Going back to Final Fantasy 6 for a minute, that’s a game I would say is artistic on various levels. Sound design, music, visuals, gameplay, these are all different things that excel on their own but build on each other to great heights. Lot’s of people would consider an epic score or a classic painting art, something to be pursued, treasured, protected. This is why it’s important. Art is precious. What is art and how much so varies in the eyes of the beholder, but it matters, it means something. Video games follow all of this, that’s a big part of why this matters.


Final Fantasy 6 is a great example of a game being artistic on all levels to the core. From Terra’s theme to Kefka.


So, why am I calling this series Play Good Art? Well, it’s because I (obviously, if you have been paying attention,) think games are art. In his graduation speech for University of the Arts Philadelphia, Neil Gaiman talks about how Artists, (artists, musicians, writers, etc.) have the ability, a power to make art and how it is invaluable to so many people in the world and that when things go wrong and life get’s tough, people should “make good art” out of circumstances. make it when things are good or bad, but make something that is true to you, in a way, thats what you have the strongest, yourself. Now, relating to what is written above certainly applies to game creators, but, in a way that that is unique to video games as a medium, it can apply to you too.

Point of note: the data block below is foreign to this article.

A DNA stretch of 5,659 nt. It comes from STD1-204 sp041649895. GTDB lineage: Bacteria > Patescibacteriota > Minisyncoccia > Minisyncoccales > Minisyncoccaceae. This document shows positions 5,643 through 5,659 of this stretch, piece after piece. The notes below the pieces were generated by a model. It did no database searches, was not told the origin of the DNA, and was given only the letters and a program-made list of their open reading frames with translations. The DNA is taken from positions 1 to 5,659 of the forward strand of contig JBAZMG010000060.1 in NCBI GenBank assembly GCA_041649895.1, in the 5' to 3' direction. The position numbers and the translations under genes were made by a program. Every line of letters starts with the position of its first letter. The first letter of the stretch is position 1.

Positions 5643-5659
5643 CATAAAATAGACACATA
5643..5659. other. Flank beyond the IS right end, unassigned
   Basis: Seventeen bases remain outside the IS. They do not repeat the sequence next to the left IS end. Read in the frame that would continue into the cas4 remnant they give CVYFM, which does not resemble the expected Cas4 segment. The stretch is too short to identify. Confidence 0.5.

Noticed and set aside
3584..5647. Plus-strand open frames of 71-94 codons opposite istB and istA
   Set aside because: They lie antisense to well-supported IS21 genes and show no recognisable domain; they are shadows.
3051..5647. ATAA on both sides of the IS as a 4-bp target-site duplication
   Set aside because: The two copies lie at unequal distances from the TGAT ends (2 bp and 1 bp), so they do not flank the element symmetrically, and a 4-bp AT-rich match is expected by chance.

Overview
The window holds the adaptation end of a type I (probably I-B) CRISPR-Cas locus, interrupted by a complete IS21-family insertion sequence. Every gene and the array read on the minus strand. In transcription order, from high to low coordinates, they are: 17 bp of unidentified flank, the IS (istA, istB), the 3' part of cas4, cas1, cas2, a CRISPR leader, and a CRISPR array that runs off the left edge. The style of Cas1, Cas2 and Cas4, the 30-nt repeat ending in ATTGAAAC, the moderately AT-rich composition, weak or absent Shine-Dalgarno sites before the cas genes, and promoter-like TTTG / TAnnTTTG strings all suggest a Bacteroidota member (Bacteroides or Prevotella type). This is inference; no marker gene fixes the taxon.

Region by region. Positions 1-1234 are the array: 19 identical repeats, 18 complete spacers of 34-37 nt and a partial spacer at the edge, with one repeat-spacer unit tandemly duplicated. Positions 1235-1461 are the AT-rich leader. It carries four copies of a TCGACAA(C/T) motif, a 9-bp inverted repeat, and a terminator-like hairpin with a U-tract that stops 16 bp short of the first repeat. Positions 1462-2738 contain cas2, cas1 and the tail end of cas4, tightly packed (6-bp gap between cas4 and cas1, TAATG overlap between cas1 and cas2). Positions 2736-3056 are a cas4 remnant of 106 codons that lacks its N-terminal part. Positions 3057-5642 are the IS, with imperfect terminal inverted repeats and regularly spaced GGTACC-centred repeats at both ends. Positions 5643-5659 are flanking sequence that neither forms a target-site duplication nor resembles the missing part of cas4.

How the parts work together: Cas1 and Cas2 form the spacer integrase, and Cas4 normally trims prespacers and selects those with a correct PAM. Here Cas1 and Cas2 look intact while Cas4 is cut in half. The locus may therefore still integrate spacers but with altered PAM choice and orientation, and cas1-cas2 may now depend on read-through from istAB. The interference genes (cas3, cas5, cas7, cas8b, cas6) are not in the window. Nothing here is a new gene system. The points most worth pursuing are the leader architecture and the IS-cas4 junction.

Games are unique because it is very uncommon to have the same exact scenario happen every time by yourself, let alone between friendly players. Sometimes you squish the first goomba. Sometimes you die. Some people never go down the first pipe in Mario while their best friend always does. Someone might play Ocarina of Time and find the ending with Zelda emotional, and others might feel a wistful melancholy for Saria and the forest. You might hate turn based J-RPGs like Dragons quest, but maybe your best friend had a breathtaking experience playing through it, and as he recounts what he loved and experienced, you felt something or imagined it too. That’s what I think of when I say “play good art” it doesn’t mean find the artsy-fartsiest title out there and dig in, in means use your unique paths through games, whether its the same exact thing, or different genres, Whether it’s Super Mario Bros or Bubsy the Bobcat, if that’s really your thing. I think everyone should play, and I hope you enjoy me doing my part as I explore games and art a little further.


Till then,